Support, Advice and Experience within the Property Market

Cities behind 7.9 per cent annual growth in Scottish rents

From Property Talk Live on January 9, 2015

Scotland’s urban Private Rented Sector shows little sign of levelling off according to the latest quarterly report from Citylets.

Figures to the end of December 2014 show that national rents have risen 7.9 per cent in the last year to stand at an average of £732 per month. This contrasts with just one per cent growth in the preceding year.The Scotland figure is heavily influenced by strong annual rises in three of the country’s main cities with Edinburgh at 9.5 per cent, Glasgow at 9.4 per cent and Aberdeen at 8 per cent. By contrast, Dundee registered a rise of only 3.2 per cent over the year.

The fourth quarter of the year (October-December) is usually the quietest time for lettings activity where seasonal falls are common. However, this year’s dip in average national rents was only £4 down from the country’s all time high of £736 seen in Q3 of 2014.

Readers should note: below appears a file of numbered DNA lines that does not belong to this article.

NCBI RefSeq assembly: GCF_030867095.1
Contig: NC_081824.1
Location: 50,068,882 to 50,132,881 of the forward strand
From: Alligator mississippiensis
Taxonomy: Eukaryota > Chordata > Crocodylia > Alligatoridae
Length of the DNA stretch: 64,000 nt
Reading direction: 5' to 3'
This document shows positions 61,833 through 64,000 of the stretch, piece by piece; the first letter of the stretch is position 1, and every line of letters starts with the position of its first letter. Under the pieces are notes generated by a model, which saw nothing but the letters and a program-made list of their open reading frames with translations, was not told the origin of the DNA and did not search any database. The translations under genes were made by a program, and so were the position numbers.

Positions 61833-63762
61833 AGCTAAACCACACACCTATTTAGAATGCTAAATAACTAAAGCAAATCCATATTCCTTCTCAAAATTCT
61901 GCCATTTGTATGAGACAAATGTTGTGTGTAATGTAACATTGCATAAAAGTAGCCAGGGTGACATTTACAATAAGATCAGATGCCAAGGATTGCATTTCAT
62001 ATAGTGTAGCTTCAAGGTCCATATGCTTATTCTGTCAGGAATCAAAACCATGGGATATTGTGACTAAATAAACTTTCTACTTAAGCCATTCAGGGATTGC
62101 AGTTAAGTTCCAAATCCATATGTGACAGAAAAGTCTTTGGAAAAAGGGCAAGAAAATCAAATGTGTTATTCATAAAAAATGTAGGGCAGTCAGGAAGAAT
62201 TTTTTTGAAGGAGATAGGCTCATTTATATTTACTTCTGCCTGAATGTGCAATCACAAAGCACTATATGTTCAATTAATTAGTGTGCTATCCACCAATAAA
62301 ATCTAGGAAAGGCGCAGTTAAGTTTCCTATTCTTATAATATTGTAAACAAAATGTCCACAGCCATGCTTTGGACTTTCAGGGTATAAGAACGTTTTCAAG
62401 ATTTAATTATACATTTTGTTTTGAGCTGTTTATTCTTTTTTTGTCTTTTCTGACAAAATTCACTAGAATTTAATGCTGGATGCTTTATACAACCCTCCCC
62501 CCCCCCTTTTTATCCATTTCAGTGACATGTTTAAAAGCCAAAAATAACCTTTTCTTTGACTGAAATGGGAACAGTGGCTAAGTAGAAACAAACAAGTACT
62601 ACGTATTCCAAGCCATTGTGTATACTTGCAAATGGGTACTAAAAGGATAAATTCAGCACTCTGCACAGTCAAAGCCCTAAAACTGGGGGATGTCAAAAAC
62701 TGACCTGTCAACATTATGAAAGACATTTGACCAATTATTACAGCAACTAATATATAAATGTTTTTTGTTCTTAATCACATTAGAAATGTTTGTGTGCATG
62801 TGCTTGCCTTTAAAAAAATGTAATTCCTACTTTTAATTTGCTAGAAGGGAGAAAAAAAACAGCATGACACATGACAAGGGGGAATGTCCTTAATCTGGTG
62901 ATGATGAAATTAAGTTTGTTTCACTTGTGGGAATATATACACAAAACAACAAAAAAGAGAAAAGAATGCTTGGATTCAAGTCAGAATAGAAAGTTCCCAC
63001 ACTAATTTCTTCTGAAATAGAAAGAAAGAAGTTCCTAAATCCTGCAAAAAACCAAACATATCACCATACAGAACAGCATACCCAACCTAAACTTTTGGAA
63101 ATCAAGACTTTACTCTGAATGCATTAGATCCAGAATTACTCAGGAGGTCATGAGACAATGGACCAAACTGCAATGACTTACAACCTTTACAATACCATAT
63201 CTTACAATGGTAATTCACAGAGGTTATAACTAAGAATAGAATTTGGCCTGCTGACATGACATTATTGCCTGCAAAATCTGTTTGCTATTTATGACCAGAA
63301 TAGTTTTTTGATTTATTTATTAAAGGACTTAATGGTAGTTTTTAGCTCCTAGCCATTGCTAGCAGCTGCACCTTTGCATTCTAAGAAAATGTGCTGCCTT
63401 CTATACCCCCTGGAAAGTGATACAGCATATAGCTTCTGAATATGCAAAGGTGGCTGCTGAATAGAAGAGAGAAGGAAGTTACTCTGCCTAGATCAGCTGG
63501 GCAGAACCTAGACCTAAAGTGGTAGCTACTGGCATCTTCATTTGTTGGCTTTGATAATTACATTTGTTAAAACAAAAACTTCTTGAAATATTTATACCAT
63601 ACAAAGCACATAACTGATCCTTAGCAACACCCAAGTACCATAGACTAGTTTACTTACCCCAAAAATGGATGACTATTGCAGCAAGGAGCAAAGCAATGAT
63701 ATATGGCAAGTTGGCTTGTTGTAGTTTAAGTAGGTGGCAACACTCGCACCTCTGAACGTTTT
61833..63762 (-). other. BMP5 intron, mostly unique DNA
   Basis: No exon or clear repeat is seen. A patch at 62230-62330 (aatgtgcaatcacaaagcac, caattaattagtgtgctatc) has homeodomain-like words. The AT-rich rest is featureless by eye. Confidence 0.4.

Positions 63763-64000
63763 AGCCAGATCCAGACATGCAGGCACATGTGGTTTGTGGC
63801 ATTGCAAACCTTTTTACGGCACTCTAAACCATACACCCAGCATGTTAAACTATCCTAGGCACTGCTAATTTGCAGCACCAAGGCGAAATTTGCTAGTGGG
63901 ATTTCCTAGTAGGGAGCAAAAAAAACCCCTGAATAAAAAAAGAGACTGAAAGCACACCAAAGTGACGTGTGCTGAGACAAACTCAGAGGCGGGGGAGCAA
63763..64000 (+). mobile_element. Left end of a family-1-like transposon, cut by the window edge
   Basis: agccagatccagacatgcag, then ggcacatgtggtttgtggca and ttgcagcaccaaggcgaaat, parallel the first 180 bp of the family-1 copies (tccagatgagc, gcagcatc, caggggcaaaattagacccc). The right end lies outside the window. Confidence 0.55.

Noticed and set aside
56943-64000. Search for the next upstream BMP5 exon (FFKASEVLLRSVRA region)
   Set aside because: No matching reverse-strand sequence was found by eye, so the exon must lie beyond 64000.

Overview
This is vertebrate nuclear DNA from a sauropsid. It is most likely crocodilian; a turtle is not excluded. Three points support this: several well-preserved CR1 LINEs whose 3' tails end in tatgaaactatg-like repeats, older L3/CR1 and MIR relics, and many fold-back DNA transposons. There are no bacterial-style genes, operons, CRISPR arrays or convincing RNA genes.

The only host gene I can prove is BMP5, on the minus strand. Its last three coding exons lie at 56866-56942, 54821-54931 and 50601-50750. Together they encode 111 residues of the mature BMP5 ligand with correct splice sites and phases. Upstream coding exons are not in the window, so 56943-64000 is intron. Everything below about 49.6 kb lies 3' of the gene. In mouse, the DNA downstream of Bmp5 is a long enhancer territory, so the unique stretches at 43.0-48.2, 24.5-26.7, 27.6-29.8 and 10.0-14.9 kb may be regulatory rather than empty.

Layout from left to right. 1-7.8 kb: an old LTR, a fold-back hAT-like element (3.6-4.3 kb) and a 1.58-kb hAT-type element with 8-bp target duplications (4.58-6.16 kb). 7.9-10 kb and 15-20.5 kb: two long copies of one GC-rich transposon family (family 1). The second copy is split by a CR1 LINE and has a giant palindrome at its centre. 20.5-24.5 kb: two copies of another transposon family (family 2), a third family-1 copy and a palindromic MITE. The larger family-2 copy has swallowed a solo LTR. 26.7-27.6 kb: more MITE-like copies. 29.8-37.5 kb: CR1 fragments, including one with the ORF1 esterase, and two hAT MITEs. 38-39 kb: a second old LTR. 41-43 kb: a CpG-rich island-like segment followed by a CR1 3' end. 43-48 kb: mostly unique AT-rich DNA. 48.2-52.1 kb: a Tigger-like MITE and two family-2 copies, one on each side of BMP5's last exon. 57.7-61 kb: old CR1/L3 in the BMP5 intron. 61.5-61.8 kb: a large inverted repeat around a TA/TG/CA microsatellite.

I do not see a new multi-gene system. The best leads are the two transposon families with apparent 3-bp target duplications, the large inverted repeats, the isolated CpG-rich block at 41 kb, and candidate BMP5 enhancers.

There is widespread concern that the private rental market in Scotland is experiencing severe and chronic localised shortages in supply. The oil city of Aberdeen has long been documented as an area of heightened concern. Prices uncharacteristically dipped in Aberdeen in Q3 but bounced back in Q4 to close at a record high. However, historic low oil prices are expected to impact in 2015.

Commenting on the latest findings, Citylets MD, Thomas Ashdown said:

“There is a very clear picture in the Scottish Private Rented Sector. Large City hotspots are driving up the national averages but the market remains sanguine in just about every town in the country. It’s hard to identify a single area outwith the major cities that have even kept up with inflation over recent years.

“Scotland needs more homes built and fast-across all tenures. As has already been said by many commentators across the entire housing sector, the situation is urgent and we need the figures to be acted upon now.”

Have your say on this story using the comment section below

Source: Property Talk Live